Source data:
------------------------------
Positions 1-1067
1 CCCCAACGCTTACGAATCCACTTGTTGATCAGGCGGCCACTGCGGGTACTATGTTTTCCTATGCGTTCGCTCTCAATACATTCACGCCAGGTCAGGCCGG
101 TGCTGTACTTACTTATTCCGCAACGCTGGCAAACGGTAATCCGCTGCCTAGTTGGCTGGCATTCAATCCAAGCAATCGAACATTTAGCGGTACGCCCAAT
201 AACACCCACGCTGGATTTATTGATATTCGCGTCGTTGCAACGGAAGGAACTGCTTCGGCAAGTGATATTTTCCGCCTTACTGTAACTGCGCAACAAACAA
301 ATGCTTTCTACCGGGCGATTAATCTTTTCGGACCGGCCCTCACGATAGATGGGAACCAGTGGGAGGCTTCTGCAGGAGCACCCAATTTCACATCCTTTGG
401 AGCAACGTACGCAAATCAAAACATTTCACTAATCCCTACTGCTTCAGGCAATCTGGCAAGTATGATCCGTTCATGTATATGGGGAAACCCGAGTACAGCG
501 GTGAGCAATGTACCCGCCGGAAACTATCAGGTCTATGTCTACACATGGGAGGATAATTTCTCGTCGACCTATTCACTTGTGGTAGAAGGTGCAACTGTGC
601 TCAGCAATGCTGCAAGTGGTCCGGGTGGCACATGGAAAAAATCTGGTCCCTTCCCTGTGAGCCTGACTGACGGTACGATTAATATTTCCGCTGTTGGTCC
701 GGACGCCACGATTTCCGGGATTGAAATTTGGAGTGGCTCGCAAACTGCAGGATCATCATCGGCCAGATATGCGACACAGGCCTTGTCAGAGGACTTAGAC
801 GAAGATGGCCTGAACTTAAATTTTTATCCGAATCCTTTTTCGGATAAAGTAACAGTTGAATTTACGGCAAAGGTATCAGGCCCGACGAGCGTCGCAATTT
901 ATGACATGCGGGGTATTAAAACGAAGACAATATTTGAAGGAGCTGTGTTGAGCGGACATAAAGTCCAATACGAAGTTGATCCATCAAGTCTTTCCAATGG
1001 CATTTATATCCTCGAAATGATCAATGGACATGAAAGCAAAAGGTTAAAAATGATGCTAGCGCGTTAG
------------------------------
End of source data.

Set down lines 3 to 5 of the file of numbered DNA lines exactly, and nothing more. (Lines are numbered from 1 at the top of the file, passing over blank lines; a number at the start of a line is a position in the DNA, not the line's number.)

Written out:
101 TGCTGTACTTACTTATTCCGCAACGCTGGCAAACGGTAATCCGCTGCCTAGTTGGCTGGCATTCAATCCAAGCAATCGAACATTTAGCGGTACGCCCAAT
201 AACACCCACGCTGGATTTATTGATATTCGCGTCGTTGCAACGGAAGGAACTGCTTCGGCAAGTGATATTTTCCGCCTTACTGTAACTGCGCAACAAACAA
301 ATGCTTTCTACCGGGCGATTAATCTTTTCGGACCGGCCCTCACGATAGATGGGAACCAGTGGGAGGCTTCTGCAGGAGCACCCAATTTCACATCCTTTGG